The community and public benefit
Throughout its history, the purpose of King Edward's School has been to serve the children of the city of Birmingham. Today, the school serves the community and benefits the public in two, distinct, but related ways. The first way is the provision of truly outstanding education to boys in the city and beyond. The school does all that it can to ensure that this education is open to boys of ability, whatever their family or financial situation. To that end, the King Edward Foundation expends over £1m each year on the provision of places under the Assisted Places Scheme. In addition, a growing number of former pupils are contributing to the funding of boys through the school, so that nearly £5m has been raised for that purpose in the last 3 years, with the Development Office working with Old Edwardians to increase that amount. These funds are distributed according to a formula which takes account of the family's financial situation. At the moment, there are over 30% of pupils in the school receiving some form of financial assistance through scholarships and the Assisted Places scheme and over 10% of pupils are here for free. In addition, there is provision to ensure that these pupils can participate fully in the life of the school, its trips and expeditions. The school also does all it can through Open Days, advertising, publicity in the press, and communication with local schools to ensure that boys and their parents are aware of the opportunities available here. The result of that is that each year, pupils come from, on average, 60 different schools and the ethnic mix of the school matches almost exactly the ethnic mix of the city itself.
The second way is through our flourishing programme of Outreach. Each term, teachers from KES go out into junior schools to run workshops and masterclasses in History, Chemistry, Classics, Debating and many other areas. Equally, junior schools come in to events such as the Junior Schools Matinee, the Junior Schools Swimming Gala, the Junior Schools Author Visit and the EDGE festival. In 2014/15 we had contact with over 140 junior schools and 11,000 pupils. We have laid on special workshops in German, DT and trebuchet-making for Gifted and Talented students from local junior schools. We also make available our facilities and resources to the wider world and through links with other schools and organisations. At a senior level, the school has formed a partnership with Small Heath School and there is a growing number of shared activities. However, these relationships do not just exist with other schools. We make our facilities available extensively to a number of organisations including the University of Birmingham, Warwickshire County Cricket Club and the England Blind Cricket Team. For more information on our outreach activities, click here.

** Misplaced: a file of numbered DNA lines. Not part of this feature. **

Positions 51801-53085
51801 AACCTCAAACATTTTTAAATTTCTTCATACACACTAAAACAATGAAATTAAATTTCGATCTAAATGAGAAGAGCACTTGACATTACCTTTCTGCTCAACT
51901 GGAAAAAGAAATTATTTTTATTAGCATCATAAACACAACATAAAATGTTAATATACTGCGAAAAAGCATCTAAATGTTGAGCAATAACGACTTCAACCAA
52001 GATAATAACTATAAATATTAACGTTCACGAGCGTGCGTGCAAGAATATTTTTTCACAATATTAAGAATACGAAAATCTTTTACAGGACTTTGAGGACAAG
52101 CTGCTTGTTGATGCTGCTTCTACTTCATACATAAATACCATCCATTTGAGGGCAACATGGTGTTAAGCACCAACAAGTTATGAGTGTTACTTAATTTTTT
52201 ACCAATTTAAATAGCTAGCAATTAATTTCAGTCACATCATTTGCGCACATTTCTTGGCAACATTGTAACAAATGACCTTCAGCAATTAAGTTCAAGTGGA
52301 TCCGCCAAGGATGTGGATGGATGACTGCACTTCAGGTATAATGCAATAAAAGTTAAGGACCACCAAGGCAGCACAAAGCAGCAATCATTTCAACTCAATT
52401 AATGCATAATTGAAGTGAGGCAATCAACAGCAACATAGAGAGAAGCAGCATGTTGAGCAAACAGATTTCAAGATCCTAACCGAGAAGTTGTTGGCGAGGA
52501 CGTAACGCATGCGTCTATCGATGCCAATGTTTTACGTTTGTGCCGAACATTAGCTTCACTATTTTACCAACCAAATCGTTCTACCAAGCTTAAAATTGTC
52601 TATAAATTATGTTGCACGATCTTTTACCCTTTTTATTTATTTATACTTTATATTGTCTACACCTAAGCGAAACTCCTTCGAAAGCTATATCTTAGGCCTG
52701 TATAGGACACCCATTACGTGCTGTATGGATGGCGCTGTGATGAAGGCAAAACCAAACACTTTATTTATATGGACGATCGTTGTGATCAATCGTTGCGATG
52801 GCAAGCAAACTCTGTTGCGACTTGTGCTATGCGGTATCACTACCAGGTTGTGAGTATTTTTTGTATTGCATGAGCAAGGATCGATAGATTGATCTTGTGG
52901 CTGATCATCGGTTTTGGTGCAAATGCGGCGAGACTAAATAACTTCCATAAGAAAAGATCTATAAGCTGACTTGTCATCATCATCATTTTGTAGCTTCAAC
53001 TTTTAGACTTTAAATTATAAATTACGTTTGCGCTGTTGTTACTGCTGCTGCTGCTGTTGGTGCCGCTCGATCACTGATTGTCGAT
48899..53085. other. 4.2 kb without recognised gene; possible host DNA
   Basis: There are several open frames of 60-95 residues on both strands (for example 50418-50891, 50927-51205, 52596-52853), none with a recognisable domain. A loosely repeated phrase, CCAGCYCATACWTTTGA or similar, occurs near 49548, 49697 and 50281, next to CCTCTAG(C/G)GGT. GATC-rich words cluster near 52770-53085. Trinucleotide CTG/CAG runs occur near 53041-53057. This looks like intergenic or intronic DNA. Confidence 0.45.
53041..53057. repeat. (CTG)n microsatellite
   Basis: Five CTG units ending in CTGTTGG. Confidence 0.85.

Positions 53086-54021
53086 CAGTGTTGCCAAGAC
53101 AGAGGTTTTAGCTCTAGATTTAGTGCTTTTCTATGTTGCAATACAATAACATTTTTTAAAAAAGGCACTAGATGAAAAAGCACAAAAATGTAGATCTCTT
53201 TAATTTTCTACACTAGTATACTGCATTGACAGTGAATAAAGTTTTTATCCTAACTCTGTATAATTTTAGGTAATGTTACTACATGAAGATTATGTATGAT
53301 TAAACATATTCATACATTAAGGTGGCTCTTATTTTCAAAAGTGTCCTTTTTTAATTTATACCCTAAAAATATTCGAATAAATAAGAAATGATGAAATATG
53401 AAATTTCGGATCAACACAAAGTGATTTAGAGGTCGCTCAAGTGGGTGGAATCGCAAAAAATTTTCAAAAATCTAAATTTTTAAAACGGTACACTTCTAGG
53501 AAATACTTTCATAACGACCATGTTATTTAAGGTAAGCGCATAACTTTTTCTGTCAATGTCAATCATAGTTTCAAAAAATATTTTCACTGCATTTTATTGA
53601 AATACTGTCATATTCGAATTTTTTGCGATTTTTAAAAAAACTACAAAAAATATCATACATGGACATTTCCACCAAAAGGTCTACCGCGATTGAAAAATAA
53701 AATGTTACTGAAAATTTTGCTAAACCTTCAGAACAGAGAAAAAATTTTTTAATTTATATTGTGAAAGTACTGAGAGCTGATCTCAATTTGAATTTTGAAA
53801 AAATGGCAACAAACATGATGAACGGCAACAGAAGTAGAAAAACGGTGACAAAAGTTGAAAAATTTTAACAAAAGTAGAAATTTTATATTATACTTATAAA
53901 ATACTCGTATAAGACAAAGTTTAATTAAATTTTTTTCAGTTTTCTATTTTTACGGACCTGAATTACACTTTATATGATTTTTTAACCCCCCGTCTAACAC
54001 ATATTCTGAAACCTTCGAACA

Finally, the school and its pupils engage in a wide range of charitable activities. The fundraising with the longest history is the Cot Fund, originally invented to give cots to the Children's Hospital. Now this is the major fundraising element in the school and each year there are many events which raise thousands of pounds each year for many charities, which are selected by the pupils. The school also has links with a number of overseas schools, including Bakau Lower Basic School in the Gambia and Katora Primary School in Namibia.